Let me first affirm that I wholeheartedly believe in the sonship of Jesus. The title serves more as an attention getter than anything.
With that said, I have been spending sometime in the Gospel of Mark, and one of the first things the reader notices is the variant reading found in Mark 1:1. Let us look the text and then explore this a little.
Ἀρχὴ τοῦ εὐαγγελίου Ἰησοῦ Χριστοῦ [υἱοῦ θεοῦ].
The beginning of the gospel of Jesus Christ, [the Son of God].
Now, I am no text-critic. But I do dabble from time to time in this field of study. I find it rewarding and exciting following to follow these rabbit trails to wherever they may lead. But what of Mark and this addition/omission to his opening title? Is the reading υἱοῦ θεοῦ (Son of God) Mark’s original reading, or was it a scribal addition added later to expand upon the name of Christ?
I will not focus too much on the various readings, other than mention them here and give relevant information. First note some major manuscript witnesses to each reading:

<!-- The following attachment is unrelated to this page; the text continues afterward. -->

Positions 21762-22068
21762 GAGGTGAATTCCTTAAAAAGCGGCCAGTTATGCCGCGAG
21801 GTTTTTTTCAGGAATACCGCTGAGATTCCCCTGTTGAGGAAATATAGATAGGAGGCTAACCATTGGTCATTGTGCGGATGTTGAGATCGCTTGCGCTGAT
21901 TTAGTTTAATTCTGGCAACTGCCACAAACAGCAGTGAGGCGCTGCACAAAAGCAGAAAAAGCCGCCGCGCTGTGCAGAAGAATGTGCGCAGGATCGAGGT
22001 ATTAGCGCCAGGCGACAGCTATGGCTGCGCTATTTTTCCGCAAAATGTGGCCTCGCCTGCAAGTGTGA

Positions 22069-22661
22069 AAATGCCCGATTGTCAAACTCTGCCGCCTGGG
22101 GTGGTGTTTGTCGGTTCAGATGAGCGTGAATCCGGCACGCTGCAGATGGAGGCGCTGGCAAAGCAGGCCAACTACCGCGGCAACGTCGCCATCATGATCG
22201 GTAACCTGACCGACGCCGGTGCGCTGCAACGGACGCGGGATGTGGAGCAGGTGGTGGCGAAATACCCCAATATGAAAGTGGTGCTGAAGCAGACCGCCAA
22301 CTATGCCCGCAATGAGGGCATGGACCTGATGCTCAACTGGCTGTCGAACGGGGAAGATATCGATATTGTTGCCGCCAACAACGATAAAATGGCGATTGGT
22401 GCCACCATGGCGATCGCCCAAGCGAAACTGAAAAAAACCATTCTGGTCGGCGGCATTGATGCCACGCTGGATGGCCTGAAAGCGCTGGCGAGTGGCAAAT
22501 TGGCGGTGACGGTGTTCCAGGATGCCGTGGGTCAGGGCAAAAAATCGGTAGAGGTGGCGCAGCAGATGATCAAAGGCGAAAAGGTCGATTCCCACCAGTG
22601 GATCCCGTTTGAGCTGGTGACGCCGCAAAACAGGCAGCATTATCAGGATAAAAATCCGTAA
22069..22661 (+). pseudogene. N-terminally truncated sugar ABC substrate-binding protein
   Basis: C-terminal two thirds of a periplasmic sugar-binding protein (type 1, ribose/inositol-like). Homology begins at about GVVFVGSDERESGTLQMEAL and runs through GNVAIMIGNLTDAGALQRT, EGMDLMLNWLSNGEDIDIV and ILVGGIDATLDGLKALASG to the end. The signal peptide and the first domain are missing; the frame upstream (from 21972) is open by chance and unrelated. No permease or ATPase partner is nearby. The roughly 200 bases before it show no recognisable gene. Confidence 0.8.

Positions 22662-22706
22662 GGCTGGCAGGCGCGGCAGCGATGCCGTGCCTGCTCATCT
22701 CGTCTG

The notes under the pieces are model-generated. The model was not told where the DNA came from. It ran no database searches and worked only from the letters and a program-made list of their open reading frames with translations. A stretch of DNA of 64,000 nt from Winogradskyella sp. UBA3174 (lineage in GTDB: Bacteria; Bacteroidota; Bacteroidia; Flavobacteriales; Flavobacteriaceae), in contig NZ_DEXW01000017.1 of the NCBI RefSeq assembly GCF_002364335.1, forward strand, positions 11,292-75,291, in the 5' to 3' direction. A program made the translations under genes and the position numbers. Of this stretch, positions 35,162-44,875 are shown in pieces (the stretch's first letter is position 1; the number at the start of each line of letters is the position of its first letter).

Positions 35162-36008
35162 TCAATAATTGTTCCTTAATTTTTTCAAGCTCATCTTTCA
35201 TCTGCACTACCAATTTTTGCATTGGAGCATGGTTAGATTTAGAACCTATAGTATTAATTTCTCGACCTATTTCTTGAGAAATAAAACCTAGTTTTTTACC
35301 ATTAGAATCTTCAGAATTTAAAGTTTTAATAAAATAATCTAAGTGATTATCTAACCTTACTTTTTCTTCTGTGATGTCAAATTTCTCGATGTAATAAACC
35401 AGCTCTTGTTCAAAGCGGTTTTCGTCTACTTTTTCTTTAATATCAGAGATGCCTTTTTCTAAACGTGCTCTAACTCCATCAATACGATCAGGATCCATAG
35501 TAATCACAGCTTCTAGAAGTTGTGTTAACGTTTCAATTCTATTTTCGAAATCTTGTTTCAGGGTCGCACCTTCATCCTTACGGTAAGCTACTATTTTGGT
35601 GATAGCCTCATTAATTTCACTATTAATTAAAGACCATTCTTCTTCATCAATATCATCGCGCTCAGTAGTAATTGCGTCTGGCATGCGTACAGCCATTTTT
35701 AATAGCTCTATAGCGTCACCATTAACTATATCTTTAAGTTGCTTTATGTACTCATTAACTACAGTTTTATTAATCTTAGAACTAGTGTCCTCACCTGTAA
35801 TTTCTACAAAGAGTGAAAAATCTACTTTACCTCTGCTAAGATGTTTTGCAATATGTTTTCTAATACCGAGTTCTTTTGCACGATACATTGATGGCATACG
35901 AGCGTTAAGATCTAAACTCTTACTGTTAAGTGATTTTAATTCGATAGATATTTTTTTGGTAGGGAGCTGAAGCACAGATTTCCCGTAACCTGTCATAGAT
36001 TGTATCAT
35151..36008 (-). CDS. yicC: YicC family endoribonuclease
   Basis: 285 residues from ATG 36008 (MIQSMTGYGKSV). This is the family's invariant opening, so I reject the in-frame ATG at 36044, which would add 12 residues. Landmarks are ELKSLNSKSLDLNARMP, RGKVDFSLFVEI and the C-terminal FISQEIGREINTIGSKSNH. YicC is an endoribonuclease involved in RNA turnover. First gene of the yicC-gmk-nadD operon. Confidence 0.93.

- Omission of υἱοῦ θεοῦ: א* Θ Or. (Most of the marginal notes in the major English translations make not of the subtraction in some manuscripts).
- Inclusion of υἱοῦ θεοῦ: א1 B D (The majority of English translations include “son of God” in their base text).
The majority of textual evidence seem to indicate that the inclusion of υἱοῦ θεοῦ is the original reading. This also has strength from the whole of Marks Gospel, being that the topic of sonship is a major theme in the Gospel (cf. 1.11; 3.11; 5.7; 9.7; 14.61; 15.39). Therefore, the omission of υἱοῦ θεοῦ may have likely been due to a scribal mistake.
Another interesting insight is the inclusio which is formed with 1.1 and 15.39. This in turn would likely indicate an original reading of υἱοῦ θεοῦ in 1.1.
This all came to my mind as I was sitting in the dentist chair today. While I was waiting for the dentist to come and prep my tooth for a root canal (fun times, let me tell you!) I began to think about this verse. What would be the reasons for both adding υἱοῦ θεοῦ as well as omitting it? I could understand the possibility of a scribe adding it due to the sonship theme spread throughout Mark. But I could not understand why a scribe would want to omit υἱοῦ θεοῦ. Just some more musings on the text, this time from a dentist’s chair.